Fool’s Assassin by Robin Hobb

A review by Nalini Haynes

Fool’s Assassin is book 1 of the Fitz and the Fool trilogy, set after the Farseer trilogy, the Liveship Traders trilogy, the Tawny Man trilogy and the Rain Wilds Chronicles, written by the internationally-renowned Robin Hobb. This is one story that would be easier to follow if you’ve at least read the Farseer and Tawny Man trilogies if not all the aforementioned stories.

FitzChivalry, the bastard son of former King-in-Waiting Chivalry, was trained as an assassin to serve Farseer kings. After decades of service, he stepped aside to enjoy his declining years with his beloved Molly, raising her children and care-taking Withywoods estate, his inheritance given to his bastard daughter Nettle.

In her declining years, Molly has an unexpected child. She is pregnant for at least a couple of years so everyone believes she is losing her mind. Then, one night, she gives birth to a tiny child whom she calls Bee.

Like the Farseer trilogy, Fool’s Assassin begins with Fitz narrating the story. At times he pontificates and expands his story, telling it as he might have written in a journal. Some chapters are from other characters’ points of view, like Bee’s.

Although I enjoyed the varied viewpoints, at times this was confusing because the preamble preceding each chapter does not necessarily indicate who is telling the story. However, each preamble is like a miniature prologue, usually giving information that is important or sheds light on that chapter.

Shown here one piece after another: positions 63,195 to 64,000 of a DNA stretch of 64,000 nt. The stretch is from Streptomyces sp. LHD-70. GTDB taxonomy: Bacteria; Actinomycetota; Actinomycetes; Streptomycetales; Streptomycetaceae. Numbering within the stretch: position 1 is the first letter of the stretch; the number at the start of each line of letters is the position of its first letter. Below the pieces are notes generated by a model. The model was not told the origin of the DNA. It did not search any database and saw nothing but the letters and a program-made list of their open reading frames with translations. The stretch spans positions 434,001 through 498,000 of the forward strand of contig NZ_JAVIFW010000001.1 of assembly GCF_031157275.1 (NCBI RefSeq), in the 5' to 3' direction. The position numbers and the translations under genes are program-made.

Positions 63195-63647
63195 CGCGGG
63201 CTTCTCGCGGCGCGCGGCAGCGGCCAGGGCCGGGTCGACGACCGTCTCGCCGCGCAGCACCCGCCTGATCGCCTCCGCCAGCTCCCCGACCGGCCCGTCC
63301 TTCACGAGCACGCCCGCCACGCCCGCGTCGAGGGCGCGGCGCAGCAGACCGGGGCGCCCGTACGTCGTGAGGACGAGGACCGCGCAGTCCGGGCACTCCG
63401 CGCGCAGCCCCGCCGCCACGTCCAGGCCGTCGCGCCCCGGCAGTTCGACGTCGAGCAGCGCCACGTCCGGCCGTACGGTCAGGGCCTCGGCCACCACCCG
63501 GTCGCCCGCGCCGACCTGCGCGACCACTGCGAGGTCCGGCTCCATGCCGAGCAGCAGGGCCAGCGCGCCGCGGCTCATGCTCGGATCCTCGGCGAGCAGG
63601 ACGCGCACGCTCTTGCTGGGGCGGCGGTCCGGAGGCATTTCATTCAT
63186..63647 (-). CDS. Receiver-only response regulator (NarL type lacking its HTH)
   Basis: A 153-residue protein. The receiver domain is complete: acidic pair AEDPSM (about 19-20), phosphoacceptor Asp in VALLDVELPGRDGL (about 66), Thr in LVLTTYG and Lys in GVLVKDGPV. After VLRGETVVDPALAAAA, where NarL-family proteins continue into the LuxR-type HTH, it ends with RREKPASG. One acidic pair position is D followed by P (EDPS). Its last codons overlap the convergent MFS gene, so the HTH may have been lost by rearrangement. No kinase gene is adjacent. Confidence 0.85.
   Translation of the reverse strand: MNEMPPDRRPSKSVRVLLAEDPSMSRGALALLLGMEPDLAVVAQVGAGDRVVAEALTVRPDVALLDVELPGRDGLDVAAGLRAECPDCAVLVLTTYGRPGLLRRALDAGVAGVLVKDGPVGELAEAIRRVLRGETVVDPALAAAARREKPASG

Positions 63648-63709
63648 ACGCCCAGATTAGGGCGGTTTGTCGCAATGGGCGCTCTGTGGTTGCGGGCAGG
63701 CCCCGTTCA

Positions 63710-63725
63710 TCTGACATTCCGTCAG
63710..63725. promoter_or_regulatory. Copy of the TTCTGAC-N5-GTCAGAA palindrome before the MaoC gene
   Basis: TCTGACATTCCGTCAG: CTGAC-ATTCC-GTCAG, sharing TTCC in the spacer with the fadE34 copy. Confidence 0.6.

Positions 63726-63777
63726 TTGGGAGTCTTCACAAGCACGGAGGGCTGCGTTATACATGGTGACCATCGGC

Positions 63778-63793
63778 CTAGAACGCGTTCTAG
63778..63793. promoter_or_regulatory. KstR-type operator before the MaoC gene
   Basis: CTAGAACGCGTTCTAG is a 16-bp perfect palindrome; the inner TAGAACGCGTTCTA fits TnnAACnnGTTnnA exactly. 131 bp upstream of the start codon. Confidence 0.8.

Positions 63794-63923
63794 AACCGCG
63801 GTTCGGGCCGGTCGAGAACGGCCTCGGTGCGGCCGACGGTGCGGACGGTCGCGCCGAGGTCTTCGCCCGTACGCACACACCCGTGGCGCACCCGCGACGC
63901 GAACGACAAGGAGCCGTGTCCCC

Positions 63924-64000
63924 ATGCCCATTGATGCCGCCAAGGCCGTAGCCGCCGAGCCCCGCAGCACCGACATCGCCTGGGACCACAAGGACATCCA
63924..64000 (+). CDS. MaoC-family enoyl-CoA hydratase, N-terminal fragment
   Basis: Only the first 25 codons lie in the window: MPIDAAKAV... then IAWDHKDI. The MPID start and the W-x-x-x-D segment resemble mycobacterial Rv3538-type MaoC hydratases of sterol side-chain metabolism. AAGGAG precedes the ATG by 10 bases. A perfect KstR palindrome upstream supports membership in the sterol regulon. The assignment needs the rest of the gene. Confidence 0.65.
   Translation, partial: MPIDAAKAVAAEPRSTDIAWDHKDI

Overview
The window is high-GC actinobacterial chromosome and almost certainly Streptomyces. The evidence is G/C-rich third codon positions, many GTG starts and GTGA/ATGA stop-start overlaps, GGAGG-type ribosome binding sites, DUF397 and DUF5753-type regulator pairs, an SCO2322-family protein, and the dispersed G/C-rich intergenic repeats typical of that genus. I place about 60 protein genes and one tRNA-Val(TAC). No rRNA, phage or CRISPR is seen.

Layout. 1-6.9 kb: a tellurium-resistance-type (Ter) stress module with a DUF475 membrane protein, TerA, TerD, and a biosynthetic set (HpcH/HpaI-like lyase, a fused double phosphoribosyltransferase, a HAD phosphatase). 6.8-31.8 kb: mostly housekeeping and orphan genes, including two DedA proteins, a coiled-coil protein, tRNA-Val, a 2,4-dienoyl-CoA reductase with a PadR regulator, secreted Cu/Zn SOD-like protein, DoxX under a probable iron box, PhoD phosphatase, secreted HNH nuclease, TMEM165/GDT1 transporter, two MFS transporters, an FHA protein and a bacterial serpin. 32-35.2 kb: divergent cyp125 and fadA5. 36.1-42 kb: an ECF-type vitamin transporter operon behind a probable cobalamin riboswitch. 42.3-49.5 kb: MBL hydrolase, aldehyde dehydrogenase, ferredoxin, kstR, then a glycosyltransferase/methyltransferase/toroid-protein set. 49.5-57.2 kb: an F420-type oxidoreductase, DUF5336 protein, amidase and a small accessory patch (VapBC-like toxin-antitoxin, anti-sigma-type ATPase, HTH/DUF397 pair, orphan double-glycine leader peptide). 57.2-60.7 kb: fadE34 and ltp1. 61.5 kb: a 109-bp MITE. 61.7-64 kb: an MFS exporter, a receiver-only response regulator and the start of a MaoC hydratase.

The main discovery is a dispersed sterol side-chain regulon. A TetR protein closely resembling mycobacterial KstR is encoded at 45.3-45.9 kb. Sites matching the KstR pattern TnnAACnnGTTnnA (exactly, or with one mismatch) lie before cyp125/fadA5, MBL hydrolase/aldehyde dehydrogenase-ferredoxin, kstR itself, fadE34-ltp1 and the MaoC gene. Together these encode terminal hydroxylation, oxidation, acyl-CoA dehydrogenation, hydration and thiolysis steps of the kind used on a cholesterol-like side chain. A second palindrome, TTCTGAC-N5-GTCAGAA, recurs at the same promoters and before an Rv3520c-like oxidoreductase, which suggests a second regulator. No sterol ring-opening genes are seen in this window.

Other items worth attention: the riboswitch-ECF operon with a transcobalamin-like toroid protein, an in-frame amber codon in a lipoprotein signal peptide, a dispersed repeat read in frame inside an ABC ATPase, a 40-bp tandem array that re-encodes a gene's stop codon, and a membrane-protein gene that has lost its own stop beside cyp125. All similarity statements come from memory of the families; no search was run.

Fool’s Assassin is a slow-burning build to the end of the novel, which ends with a WTF moment followed by Fitz’s obliviousness. (How many times has Fitz been oblivious in Hobb’s writing? ) Fool’s Quest will induce much rage in Fitz when he realises what’s happened. I expect blood will flow. In copious quantities.

But I have been known to be wrong.

I am personally attached to the Fitz and the Fool as characters, partly because I identified with the Fitz’s upbringing (not the assassin bit!) and partly because I was intrigued by the Fool. I’m still hooked; I suspect I’ll have to read all the Hobb stories, a bit like I’m still reading the Dresden Files. Part of me wanted Hobb to end the Fitz stories, purely because I wanted Fitz to have a happy retirement and to cease to ‘live in interesting times’. However, the Fool is not quite human and will be long-lived and the Fitz is also enjoying a protracted middle-age; I guess their ongoing adventures are inevitable.

And now they have to deal with the aftermath of Fool’s Assassin.

I confess, I almost want the Fitz to cause blood to flow, somewhat like the spice must flow.

Similar in flavour to the Farseer trilogy, the Fitz and the Fool trilogy is shaping up to be just as popular. It’s like Game of Thrones but with less sex and rape. Also, Hobb is kinder to readers: she doesn’t kill all your favourite characters. Sure, some die, but — well, both the Fitz and the Fool are still alive. Maybe not well, but they’re alive.

Read Fool’s Assassin. Tell me what YOU think. Don’t read the comments if you don’t want spoilers.

Rating: 4 out of 5 stars
ISBN: 9780007444199
ISBN 10: 0007444192
Format: paperback, also available in ebook, 576 pages
Imprint: Voyager – GB (HarperCollins)
BISAC1: Fiction & related items / Fantasy
Fool's Assassin golden cover with gothic title, the first letter is illuminated, a flag to the right of the page